If you did a search for “fireclay” on Google, it’s probable that you would soon be looking at gorgeous, Pinterest-worthy images of farmhouse-chic kitchens. Fireclay is a specific type of material that is growing in popularity in homes across the country because of its durability and resilience. The clay, which is naturally created, is fired at incredibly high temperatures to solidify the material into a trustworthy and beautiful kitchen sink. It often reaches temperatures of over 2,100°F, and in doing so, the clay is transformed from a malleable softness into a resolutely durable material.
Under fire, the clay transforms.
Moms are under fire, and we are transforming.
This past year, the pandemic put moms in a uniquely challenging position. We bore the burden of pandemic-era job losses. We collectively juggled social uprisings, children’s homework and academic schedules, navigated new expectations with teachers and employers. Women left the workforce to balance the demands of family life – in part because that was what we felt we needed to do to keep everyone afloat.
There are myriad articles that explore the return of women to the workforce. But, if I had to make one prediction about the future of women’s work, it’s this: if we keep waiting for corporate America to tell us when women “are back,” we will miss them altogether.
The research I did for my recent book, Expectant Entrepreneur: How to grow a business and a baby, taught me something critical about women. We are like fireclay. Under times of duress and collective panic, we become more resilient and even more durable as economic contributors. But this change doesn’t happen only in our corporate resiliency. It happens in an entirely different manner. It happens through entrepreneurship. As a collective unit, women have historically turned to entrepreneurship as a way to carve their own professional path and support their families on their own terms and their own schedules.
When families were interrupted during World War I, women turned to real estate to find independence and financial vitality. Entrepreneurship ebbs and flows as society demands change, and during World War II, women entered the workforce in a way we, as a nation, hadn’t seen before. And while the history books comment on the replacement of women in the factories when men returned back from the war, there’s another story to tell. It was after WWII that the numbers of female business owners really started to change.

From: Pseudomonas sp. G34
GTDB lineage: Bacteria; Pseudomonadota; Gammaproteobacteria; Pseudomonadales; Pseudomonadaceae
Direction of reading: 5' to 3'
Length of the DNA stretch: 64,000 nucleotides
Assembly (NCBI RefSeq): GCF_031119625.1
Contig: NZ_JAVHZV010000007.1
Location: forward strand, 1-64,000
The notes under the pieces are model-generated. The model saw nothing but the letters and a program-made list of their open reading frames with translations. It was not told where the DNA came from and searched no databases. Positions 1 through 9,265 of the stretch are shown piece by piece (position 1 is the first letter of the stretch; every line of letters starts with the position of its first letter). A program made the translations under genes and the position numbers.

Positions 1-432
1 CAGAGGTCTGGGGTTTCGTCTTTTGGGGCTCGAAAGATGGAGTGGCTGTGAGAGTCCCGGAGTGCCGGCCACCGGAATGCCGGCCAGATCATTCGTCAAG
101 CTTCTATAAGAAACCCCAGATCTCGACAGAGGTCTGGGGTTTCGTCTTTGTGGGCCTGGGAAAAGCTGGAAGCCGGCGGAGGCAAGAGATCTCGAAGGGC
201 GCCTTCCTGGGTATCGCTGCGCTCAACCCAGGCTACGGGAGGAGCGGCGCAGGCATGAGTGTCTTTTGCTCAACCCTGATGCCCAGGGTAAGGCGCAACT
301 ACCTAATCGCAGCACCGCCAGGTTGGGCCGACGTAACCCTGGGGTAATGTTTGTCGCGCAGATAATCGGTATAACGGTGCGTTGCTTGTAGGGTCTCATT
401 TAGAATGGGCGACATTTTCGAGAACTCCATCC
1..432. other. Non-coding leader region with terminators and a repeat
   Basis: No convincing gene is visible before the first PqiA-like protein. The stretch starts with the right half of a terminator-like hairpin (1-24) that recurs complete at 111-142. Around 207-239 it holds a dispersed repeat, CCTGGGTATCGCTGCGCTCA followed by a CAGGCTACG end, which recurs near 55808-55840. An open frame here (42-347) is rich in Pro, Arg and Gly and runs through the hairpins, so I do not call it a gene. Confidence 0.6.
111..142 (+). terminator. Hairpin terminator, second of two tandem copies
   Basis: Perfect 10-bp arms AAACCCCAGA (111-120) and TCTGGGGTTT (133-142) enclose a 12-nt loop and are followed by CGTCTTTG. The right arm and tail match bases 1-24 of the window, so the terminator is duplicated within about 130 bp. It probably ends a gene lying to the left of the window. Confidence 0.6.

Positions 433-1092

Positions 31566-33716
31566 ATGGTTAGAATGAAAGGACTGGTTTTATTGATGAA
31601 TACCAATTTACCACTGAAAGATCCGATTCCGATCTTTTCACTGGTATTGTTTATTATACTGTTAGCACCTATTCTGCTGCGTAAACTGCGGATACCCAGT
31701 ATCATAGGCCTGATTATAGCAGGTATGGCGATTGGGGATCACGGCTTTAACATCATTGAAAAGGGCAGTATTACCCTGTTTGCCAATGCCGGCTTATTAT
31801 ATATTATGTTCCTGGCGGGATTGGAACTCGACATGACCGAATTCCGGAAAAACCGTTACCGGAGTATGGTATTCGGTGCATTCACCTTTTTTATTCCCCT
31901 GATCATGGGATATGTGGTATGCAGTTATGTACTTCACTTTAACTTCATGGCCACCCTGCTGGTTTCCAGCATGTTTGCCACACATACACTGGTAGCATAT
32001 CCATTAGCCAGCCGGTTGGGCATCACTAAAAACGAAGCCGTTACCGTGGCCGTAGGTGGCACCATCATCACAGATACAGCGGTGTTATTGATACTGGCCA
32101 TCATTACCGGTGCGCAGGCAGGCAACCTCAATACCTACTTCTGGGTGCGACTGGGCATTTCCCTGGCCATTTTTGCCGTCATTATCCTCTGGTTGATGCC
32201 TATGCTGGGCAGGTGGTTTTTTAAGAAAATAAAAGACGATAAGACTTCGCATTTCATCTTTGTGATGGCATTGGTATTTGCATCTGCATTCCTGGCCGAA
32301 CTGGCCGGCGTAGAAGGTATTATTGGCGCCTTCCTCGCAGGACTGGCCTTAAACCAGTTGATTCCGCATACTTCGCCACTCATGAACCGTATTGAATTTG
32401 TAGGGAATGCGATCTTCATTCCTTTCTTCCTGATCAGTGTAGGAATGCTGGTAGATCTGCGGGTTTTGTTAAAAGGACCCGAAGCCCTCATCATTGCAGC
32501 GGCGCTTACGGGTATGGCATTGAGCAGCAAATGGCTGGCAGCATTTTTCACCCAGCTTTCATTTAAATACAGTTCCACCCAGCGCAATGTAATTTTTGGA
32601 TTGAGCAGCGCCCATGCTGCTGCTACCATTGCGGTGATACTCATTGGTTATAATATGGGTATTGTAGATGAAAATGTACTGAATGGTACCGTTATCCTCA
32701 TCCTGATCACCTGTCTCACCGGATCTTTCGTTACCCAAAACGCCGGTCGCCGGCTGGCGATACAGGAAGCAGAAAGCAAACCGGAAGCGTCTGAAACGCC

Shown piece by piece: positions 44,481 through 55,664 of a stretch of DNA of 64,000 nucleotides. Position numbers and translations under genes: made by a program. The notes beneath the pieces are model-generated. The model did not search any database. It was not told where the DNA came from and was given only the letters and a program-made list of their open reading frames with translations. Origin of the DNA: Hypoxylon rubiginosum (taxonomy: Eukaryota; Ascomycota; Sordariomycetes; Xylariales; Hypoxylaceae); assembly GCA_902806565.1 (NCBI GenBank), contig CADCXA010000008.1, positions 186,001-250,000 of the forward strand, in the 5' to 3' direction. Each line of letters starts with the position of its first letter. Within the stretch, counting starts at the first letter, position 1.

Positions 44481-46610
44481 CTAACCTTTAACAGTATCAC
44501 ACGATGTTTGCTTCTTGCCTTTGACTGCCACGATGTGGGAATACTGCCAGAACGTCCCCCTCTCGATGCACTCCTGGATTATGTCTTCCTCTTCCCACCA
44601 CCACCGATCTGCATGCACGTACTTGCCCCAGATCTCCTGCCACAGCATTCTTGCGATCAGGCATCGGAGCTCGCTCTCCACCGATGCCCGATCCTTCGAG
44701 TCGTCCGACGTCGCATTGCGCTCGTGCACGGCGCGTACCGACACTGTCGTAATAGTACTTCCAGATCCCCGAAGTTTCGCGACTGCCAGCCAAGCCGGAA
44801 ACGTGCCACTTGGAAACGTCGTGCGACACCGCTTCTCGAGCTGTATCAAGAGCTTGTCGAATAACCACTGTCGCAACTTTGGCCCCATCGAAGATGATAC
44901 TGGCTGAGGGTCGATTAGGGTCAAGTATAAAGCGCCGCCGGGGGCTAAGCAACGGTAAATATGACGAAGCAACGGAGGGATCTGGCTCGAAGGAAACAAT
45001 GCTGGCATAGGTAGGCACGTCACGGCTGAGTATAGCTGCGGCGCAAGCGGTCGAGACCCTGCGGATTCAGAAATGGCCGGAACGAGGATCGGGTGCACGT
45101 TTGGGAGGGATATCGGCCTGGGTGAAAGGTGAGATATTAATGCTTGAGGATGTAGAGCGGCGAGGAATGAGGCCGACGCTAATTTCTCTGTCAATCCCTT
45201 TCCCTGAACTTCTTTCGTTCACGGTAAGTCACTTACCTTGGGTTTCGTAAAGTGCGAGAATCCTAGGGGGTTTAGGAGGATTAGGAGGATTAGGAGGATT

It might be true that women left the traditional workforce, but we didn’t leave our ambitions behind. New avenues of entrepreneurship exploded now that women had a taste of financial independence and contributing to their families in ways outside of childcare. It was marked by the growth in Tupperware parties, Mary Kay sales, knitting, and other domestic-based (work-from-home) positions available to us.
History tells us that women rise up in new and creative ways when our backs are against a wall, and we’ve seen it again and again.
We will do it again now.
I’m neither a historian nor an expert on the women’s workforce. I am a mother, a connected part of my local small business community, and a business owner who loves supporting other women-owned businesses. And what I see every day is women doubling down on their own skill and independence in the form of entrepreneurship. The pandemic made it chillingly apparent that women were only just surviving in the balance of corporate careers and the mother-heavy demands of family life. The result is that we, as women – and specifically women of color – bore the vast majority of the job losses during the pandemic. If we wait for these women to return to the economy through traditional corporate jobs to call it a “recovery,” we will miss the resiliency of women entirely.
Instead, let’s be ready to see thousands of women find a new way to create the life they want through entrepreneurship. There were more than 1,821 net new women-owned businesses every day before the pandemic, and more than 12.3 million women-owned businesses overall in the United States. One out of every three of those businesses is owned by a mother. Black, women-owned businesses are the fastest-growing subset of female entrepreneurs. More than 90% of all women-owned businesses are sole proprietorships.
The women who own these businesses are not hiding away in Silicon Valley or huge metropolitan areas. They’re right here in our Cincinnati community. They are mothers of children at our schools. They are our neighbors, friends, and community leaders.
We must rally behind these women and support them. If you know a woman who is exploring her options and is considering opening her own business, support her. If you are a woman exploring your options through entrepreneurship, give it a try. Find women who can give you feedback, support you, and help you see a path forward. We’re out there, and we’re ready. Join us.